Goal keeper Geva Mentor on netball’s ‘white line fever’. By Cindy MacDonald.
Electric defence: Geva Mentor, 31, netballer
In this story
I grew up with my very sporty parents and younger brother on the south coast of England. There are about five generations on my mum’s side from Bournemouth, and Dad’s from St Lucia in the Caribbean. I did various sports at school and competed highly at junior level in trampolining, but I started to grow a bit too tall for the stereotypical gymnast or trampolinist.
I used to struggle with nerves as a youngster. In individual sports it really used to get the better of me, and when I was competing I couldn’t eat all day. Mum said, “Let’s get you into a team sport and see if that calms you down a little bit.” I picked up netball purely because my friends at school all played.
I always say netball chose me rather than I chose it. I ended up in the England under 17s at the age of 14. I’d only been playing for two years or so, but at that tournament I was selected to trial with the senior England girls and I was officially selected at the age of 16 and got my first Test cap at 17.
When I was about 22 I got an invite from the Adelaide Thunderbirds with a contract. That was my introduction to semi-professional sport and where netball could actually take me. I fell in love with the Australian way of life. The weather is so good, and Adelaide was the perfect introduction to a very easy, laid-back lifestyle. I spent seven months of the year playing here and then used to go home for the other five, so it was a really nice balance. After three good years in Adelaide, I got the opportunity to come to Melbourne. But I guess it wasn’t really until I met a boy that I started to spend a bit longer out here. I married Lachlan Crawford just before Christmas. Then on Australia Day I became a dual English/Australian citizen – it felt like the logical next step.
Not that you limit yourself but I guess when you’re 6'2" [188 centimetres] you are always looking for someone a bit taller. The beauty is Lachy is 6'4" so I can almost get away with a kitten heel and he’s still got me covered. You tend to find it’s the really short guys who actually have more confidence to come up and talk to you, but bless Lachy, he approached me and we had a good conversation and here we are married four years later. He’s a PE teacher by trade so very involved in sport.
I became captain of England for last year’s World Cup. When Tracey [Neville, England’s coach] phoned to ask would I be prepared to lead our team, I really wasn’t expecting it at all, being someone who has based most of my playing career in Australia. But I was just ecstatic and I guess it was an opportunity that I’ve been moulded towards for many years, having played under some great captains and having seen some great leadership styles.
When you’ve got different strips on from girls who are normally teammates, it’s still that white-line fever – it’s just about trying to shut the opposition down. The most fun experience was at the 2014 Commonwealth Games when [Vixens teammates] Tegan Caldwell and Madi Robinson were both in the Australian team. They knew my game and I knew theirs, so it was just a battle out on court. But afterwards in the athletes’ village we could catch up and it was really nice to have that friendship base there.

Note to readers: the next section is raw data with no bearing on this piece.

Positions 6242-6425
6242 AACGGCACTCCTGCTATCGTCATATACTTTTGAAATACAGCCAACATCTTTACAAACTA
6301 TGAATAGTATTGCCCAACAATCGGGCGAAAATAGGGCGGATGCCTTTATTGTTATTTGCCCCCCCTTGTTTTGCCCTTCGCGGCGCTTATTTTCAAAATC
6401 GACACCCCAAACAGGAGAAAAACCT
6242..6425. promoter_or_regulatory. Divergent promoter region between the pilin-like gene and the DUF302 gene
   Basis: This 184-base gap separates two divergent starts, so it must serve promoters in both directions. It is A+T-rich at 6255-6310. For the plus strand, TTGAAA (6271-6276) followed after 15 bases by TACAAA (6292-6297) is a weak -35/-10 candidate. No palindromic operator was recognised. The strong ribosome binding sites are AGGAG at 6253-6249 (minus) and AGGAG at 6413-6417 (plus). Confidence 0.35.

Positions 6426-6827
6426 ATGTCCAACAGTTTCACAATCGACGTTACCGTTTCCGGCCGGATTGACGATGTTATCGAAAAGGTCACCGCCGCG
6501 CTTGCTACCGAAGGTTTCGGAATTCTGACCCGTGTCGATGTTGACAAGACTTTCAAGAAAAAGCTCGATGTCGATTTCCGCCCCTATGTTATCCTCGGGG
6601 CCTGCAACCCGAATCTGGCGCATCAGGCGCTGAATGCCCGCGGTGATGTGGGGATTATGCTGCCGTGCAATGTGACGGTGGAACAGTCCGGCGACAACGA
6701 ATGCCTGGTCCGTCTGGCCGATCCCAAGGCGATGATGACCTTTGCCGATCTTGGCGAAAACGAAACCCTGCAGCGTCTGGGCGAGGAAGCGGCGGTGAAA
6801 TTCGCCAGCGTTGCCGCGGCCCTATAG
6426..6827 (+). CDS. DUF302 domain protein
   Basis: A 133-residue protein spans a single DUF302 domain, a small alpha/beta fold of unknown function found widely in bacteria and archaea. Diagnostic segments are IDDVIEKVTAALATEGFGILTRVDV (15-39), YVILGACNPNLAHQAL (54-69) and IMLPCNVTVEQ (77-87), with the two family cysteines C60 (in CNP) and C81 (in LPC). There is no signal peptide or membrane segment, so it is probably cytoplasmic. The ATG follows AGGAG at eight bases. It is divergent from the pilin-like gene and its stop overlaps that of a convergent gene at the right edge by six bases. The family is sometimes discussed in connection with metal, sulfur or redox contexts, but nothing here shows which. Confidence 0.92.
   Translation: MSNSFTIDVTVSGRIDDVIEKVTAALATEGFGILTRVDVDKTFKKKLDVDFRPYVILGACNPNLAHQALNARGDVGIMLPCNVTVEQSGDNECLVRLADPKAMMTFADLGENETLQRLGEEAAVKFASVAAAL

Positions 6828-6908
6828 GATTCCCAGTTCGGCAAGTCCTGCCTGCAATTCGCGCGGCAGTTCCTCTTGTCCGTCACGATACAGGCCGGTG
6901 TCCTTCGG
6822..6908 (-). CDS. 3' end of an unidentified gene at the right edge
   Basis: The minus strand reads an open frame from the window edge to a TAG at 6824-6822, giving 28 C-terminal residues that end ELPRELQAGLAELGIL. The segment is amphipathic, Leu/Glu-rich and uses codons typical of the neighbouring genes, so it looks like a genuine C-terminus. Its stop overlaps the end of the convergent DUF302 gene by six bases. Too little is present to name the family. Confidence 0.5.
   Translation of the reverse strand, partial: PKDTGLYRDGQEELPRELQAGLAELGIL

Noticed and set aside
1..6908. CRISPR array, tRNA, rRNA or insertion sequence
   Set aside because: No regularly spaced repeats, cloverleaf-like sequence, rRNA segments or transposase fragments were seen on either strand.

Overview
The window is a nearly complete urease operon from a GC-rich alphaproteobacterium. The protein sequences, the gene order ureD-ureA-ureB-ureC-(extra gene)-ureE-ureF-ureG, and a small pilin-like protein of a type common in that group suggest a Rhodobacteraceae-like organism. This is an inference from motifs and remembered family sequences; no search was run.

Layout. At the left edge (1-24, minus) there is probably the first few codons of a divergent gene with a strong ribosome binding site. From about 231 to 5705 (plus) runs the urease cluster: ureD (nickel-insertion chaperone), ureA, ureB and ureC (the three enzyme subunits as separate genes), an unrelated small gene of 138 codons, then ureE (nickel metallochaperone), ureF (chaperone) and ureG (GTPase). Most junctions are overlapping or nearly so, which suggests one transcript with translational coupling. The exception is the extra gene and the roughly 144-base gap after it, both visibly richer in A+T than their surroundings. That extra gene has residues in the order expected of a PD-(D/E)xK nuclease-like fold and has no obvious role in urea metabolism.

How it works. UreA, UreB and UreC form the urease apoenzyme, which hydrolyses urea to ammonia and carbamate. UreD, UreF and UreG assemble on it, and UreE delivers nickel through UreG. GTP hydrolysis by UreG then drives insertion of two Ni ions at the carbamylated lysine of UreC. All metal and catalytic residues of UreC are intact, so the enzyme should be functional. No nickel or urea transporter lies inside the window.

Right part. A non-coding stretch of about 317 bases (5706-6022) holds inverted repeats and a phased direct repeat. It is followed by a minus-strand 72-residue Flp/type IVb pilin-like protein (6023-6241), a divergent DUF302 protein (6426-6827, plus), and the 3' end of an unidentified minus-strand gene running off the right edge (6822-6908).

Netballers are getting fitter and faster and stronger off the court, and obviously that translates to play on the court and the demands put on our bodies. Touch wood, I’ve had a pretty good run as far as injuries go. As you become more of a mature athlete you start to know what you need to do in the gym and your program is about maintenance.
I’d love to keep playing for England and then hang up my red dress after the World Cup in Liverpool in 2019. I’ve gone back to school now and am studying for a degree, and working as well, so it’s nice to have that balance. I’ve done a lot of coaching and a lot of work in schools and I thought, “Why not study primary teaching?” It’s been 15, 16 years since I put pen to paper to write essays. But I’ve got great support from my husband and a lot of the young girls in my team are still studying, so now we can talk study notes and have study sessions.
The sport is moving into a more professional realm. But we need to keep younger players coming through grounded and well supported and make sure they don’t get lost in that professional environment where you can get caught up in your own bubble and maybe go off track a little bit. There are some fantastic role models within our sport and I think those women will help guide the young ones. And, yes, I do see myself as a bit of a mentor to the younger girls. That’s why I kept my last name!
I’m all for boys and men getting into netball and giving it a go because I think they bring a new dynamic to the game and it’s exciting for the sport. It’s a fast, exhilarating game and anyone who thinks it’s not should put their trainers on and step out on court or come along and watch one of the games at an elite level. Hopefully they will change their minds and I won’t need to talk them into it. Otherwise, come stand against me…
• AFL: Brisbane Lions v Hawthorn
Saturday, 1.45pm (AEST), The Gabba, Brisbane
• Netball: Melbourne Vixens v Adelaide Thunderbirds
Saturday, 5pm (AEST), Margaret Court Arena, Melbourne
• Super Rugby: Blues v Crusaders
Saturday, 5.35pm (AEST), Eden Park, Auckland
• Soccer: UEFA Champions League final – Real Madrid v Atlético Madrid
Sunday, 4.45am (AEST), San Siro Stadium, Milan
• Motorsport: Formula 1 Monaco Grand Prix
Sunday, 10pm (AEST), Circuit de Monaco, Monte Carlo
• NRL: State of Origin I – NSW Blues v Queensland Maroons
Wednesday, 8pm (AEST), ANZ Stadium, Sydney
This article was first published in the print edition of The Saturday Paper on May 28, 2016 as "Electric defence".
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